fect

make

Quick Summary

The English word root fect comes from a Latin verb meaning ‘make’ or ‘do.’ Some common English words that come from fect include infect, perfect, and defect. A way to perfectly remember fect is that something perfect is so well ‘done’ that it cannot be ‘made’ any better.

'Fect': Done to Perfection

The English word root fect means ‘make’ or ‘do.’

If something is perfect, is is thoroughly ‘done,’ or cannot be ‘made’ any better than it already is. Someone who is effective can get things ‘done,’ and might even do things perfectly.

The verb affect and the noun effect often give students and adults alike conniption fits. Let’s clear this up here and now. When you affect someone, you have ‘done’ something to her. An effect, on the other hand, is a result of something that has been ‘done.’ Thus, you could affect someone by something that you have ‘done,’ with the resulting effect being either positive or negative.

Remember the prefects in Harry Potter, the older students put in charge of Hufflepuff, Gryffindor, Slytherin, and Ravenclaw? A prefect is ‘made’ the head or put in charge of people. We might hope that such leaders wouldn’t have too many defects, or aspects that ‘make’ them filled with troublesome shortcomings.

When a disease infects you, it ‘makes’ its way into your body. So a disease can be infectious, but so too can enthusiasm. I hope an infection of enthusiasm rather than a disease ‘makes’ its way into you!

Ever eat a confection in a refectory? Huh? First of all, a confection is a dessert that is thoroughly ‘done’ so as to be as tasty and appealing as possible. A refectory is a large dining room at a college where hungry students are ‘made’ new again, that is, refreshed with lots of nourishing food. So, I’ll take a guess that you probably have had a confection in a refectory!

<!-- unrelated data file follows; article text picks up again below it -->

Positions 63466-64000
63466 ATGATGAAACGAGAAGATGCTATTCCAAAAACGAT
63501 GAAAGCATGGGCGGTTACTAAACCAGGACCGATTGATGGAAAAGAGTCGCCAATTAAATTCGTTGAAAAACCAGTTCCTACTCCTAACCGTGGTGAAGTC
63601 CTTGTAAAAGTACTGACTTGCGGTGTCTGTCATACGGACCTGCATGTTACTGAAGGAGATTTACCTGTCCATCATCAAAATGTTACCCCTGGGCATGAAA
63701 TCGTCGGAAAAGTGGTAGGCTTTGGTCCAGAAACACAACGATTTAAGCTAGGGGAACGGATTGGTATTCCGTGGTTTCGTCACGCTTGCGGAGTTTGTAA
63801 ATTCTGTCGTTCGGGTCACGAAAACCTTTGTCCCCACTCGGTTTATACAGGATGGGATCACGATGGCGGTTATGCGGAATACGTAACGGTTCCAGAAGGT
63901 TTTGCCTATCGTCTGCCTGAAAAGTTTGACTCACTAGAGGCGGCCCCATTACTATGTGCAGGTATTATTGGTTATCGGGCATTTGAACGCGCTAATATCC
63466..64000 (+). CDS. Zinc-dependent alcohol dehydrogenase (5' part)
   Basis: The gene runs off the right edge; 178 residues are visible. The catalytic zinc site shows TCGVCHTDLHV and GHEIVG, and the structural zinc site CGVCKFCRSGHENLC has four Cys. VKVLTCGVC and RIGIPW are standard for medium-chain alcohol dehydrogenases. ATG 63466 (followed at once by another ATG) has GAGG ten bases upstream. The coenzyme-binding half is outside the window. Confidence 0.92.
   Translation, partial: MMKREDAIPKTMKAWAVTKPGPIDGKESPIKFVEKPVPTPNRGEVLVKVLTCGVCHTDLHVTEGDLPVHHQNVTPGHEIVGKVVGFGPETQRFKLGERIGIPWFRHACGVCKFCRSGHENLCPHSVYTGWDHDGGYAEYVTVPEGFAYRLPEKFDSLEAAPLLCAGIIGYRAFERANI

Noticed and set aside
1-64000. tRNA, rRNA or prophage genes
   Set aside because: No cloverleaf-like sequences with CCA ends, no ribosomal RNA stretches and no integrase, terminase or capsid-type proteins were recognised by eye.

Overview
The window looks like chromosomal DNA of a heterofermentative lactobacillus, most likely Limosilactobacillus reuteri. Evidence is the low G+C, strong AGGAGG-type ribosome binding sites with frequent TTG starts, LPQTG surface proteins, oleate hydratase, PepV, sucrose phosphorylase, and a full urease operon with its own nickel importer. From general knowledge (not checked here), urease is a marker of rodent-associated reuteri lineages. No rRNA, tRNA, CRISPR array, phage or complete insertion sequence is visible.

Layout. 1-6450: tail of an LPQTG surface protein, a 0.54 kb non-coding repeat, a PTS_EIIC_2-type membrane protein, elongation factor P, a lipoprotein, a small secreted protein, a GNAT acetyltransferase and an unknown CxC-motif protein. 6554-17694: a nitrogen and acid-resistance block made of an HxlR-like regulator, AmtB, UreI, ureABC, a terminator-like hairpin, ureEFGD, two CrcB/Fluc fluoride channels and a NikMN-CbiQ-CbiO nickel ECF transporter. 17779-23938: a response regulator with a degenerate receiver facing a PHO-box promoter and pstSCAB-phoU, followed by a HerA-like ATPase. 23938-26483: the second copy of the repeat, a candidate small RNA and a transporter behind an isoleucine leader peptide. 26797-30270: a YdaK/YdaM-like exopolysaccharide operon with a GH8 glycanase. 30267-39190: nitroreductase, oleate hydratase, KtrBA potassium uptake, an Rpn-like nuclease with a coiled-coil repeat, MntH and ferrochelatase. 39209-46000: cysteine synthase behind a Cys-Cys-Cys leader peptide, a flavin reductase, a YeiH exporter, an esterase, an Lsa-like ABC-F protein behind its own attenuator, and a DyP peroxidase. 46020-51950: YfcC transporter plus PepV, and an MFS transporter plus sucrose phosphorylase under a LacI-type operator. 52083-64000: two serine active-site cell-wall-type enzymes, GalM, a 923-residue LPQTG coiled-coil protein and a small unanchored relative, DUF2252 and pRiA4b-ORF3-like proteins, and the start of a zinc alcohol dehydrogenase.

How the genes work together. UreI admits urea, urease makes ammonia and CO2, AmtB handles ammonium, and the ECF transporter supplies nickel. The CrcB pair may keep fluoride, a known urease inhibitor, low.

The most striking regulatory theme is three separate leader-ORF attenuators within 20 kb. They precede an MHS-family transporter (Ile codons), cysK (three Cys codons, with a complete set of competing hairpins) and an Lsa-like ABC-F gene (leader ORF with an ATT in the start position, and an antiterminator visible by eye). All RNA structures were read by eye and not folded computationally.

I hope that your mind now has been thoroughly infected with fect, having been ‘made’ perfectly aware of its effective power for learning English vocabulary!

  1. perfect: thoroughly ‘made’
  2. effective: able to get things ‘done’
  3. affect: ‘done’ towards
  4. effect: result ‘made’ by ‘doing’ something
  5. prefect: ‘made’ in charge, thus ‘made’ to rule before others
  6. defect: ‘done’ not quite right
  7. infected: ‘made’ inroads into your body
  8. confection: dessert thoroughly ‘done’
  9. refectory: place where you are ‘made’ new again

Usage

  • ineffectual

    Someone who is ineffectual at a task is useless or ineffective when attempting to do it.

  • affected

    When someone acts in an affected manner, it is not genuine or real but rather is artificial and unnatural.

  • affection

    Affection is a feeling of love, liking, or caring shown towards someone.

  • perfect

    Something that is perfect has no mistakes or problems at all—it is the very best it can be.

  • confection

    make into a confection

  • confectioner

    someone who makes candies and other sweets

  • defect

    desert (a cause, a country or an army), often in order to join the opposing cause, country, or army

  • defection

    withdrawing support or help despite allegiance or responsibility

  • defective

    having a defect

  • defector

    a person who abandons their duty (as on a military post)

  • disinfect

    destroy microorganisms or pathogens by cleansing

  • disinfectant

    preventing infection by inhibiting the growth or action of microorganisms

  • effectiveness

    power to be effective

  • effectual

    producing or capable of producing an intended result or having a striking effect

  • imperfect

    not perfect

  • ineffective

    not producing an intended effect

  • infection

    the pathological state resulting from the invasion of the body by pathogenic microorganisms

  • infectious

    caused by infection or capable of causing infection

  • perfected

    (of plans, ideas, etc.) perfectly formed

  • perfectionist

    a person who is displeased by anything that does not meet very high standards

  • pluperfect

    more than perfect

  • refection

    a light meal or repast

  • refectory

    a communal dining-hall (usually in a monastery)

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